DEARBORN, Mich. – It’s a race for many Metro Detroiters to clean up from the weekend storms before more storms hit.
Related: Live weather radar: Tracking more rain, storms in SE Michigan
As of Sunday afternoon, flood damage is still visible across Metro Detroit.
“Honestly, it’s something unexpected. I can’t even describe it,” said Brooklyn Ostrowski from St. Clair Shores.
Ostrowski is one of the many captivated by the flood damage. Parts of I-94 are shut down completely. Cars and 18-wheelers were left stranded on the highway due to the storm.
Marine Services Team: The divers rechecked the area of I 94 and Rotunda as we had reports of drivers going around barricades. They checked 8 vehicles, fortunately all were empty. Please do not go around or move barricades. And as always if you see standing water, turn around. pic.twitter.com/YOiu9VRXJ2— MSP Metro Detroit (@mspmetrodet) June 27, 2021
People stood on an overpass Sunday to take a look at the power of Mother Nature.
Joshua Chambers, from West Bloomfield, said he saw several flood posts on social media.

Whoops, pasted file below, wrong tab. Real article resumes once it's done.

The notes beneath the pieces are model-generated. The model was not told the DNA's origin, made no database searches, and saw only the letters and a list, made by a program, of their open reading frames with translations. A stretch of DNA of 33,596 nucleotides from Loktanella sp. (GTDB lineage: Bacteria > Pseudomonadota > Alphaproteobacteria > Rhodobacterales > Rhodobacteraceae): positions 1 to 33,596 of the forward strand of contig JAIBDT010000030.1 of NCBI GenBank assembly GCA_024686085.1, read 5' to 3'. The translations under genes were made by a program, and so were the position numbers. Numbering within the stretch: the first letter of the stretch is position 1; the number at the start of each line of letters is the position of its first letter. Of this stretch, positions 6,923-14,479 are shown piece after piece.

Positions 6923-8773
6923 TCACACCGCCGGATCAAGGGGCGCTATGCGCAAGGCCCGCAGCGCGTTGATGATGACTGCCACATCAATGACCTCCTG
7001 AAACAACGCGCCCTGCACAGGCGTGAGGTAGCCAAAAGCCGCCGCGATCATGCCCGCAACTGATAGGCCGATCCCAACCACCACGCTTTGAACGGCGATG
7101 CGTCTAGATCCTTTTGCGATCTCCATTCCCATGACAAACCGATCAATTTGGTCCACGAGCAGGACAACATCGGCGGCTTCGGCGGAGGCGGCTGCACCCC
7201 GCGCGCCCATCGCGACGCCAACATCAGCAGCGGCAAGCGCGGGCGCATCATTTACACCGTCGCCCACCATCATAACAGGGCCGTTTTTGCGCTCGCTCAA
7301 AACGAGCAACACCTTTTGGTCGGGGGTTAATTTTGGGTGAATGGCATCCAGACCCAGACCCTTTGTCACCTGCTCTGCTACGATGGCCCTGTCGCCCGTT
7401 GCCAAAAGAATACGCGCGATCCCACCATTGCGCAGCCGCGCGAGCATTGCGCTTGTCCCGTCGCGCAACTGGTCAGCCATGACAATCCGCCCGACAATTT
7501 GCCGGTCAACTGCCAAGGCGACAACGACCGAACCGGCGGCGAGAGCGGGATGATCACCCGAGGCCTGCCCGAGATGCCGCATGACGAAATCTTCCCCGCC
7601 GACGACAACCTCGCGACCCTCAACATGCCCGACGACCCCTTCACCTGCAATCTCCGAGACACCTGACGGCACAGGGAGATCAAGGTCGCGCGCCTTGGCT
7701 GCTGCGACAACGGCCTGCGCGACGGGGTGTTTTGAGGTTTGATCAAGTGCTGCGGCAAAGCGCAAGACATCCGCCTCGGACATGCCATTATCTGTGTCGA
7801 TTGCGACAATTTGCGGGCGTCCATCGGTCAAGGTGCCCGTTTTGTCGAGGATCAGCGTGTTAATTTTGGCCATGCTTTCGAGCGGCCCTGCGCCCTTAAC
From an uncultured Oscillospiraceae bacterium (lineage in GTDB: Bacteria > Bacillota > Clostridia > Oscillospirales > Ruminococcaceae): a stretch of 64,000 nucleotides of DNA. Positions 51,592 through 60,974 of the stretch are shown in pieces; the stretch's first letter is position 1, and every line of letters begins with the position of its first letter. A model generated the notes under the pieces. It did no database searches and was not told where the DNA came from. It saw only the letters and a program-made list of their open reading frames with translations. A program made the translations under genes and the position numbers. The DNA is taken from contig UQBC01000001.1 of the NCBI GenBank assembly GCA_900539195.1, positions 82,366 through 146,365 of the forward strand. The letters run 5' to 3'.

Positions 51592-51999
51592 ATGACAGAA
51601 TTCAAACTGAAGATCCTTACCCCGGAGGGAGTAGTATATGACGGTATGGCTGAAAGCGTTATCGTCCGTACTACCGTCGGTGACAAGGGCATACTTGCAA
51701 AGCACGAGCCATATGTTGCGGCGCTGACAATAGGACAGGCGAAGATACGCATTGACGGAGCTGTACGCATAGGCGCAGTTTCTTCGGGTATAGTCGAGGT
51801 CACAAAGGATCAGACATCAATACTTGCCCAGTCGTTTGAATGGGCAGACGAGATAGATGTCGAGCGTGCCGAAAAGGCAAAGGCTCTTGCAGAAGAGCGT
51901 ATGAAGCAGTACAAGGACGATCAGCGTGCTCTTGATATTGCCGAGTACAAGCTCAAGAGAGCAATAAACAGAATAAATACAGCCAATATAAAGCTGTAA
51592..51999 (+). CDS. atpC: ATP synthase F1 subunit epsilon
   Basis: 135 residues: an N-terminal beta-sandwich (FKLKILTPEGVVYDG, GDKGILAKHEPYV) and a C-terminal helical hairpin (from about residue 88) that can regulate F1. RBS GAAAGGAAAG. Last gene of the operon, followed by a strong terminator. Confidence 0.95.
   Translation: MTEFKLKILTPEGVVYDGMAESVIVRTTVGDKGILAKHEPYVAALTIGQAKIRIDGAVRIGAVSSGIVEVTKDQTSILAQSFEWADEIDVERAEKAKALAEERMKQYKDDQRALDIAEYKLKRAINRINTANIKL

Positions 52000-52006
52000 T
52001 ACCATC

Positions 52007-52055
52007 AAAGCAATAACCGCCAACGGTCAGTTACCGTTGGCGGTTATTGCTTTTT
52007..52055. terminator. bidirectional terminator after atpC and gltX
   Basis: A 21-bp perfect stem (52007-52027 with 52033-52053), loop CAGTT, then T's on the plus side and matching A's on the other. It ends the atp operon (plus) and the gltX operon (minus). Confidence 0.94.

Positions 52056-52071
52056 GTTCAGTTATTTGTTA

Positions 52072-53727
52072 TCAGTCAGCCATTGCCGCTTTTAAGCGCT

“To come out and actually see this, it’s mind-blowing for sure,” Chambers said. “I was like I have to go out and look for myself. There are no words.”
More: Check out these photos of major flooding across Metro Detroit
No words on how much damage or when things will be back to normal. That’s why Dearborn Fire Assistant Chief Steven Densmore is opening up the Henry Ford Performing Arts Center to help those in need.
Related: Assessment teams visiting Dearborn neighborhoods to gather information on flood damage
“We decided to open this center up. As you can see, we have some cots and supplies for folks, who weren’t able to get anything out of their house,” Densmore said.
It’s open Sunday for Dearborn residents affected by the storm, as is the Dearborn Police Department.
“Get cool. Charge their phones, get something to eat if need to be. We can get some supplies in here for them as well,” said Densmore.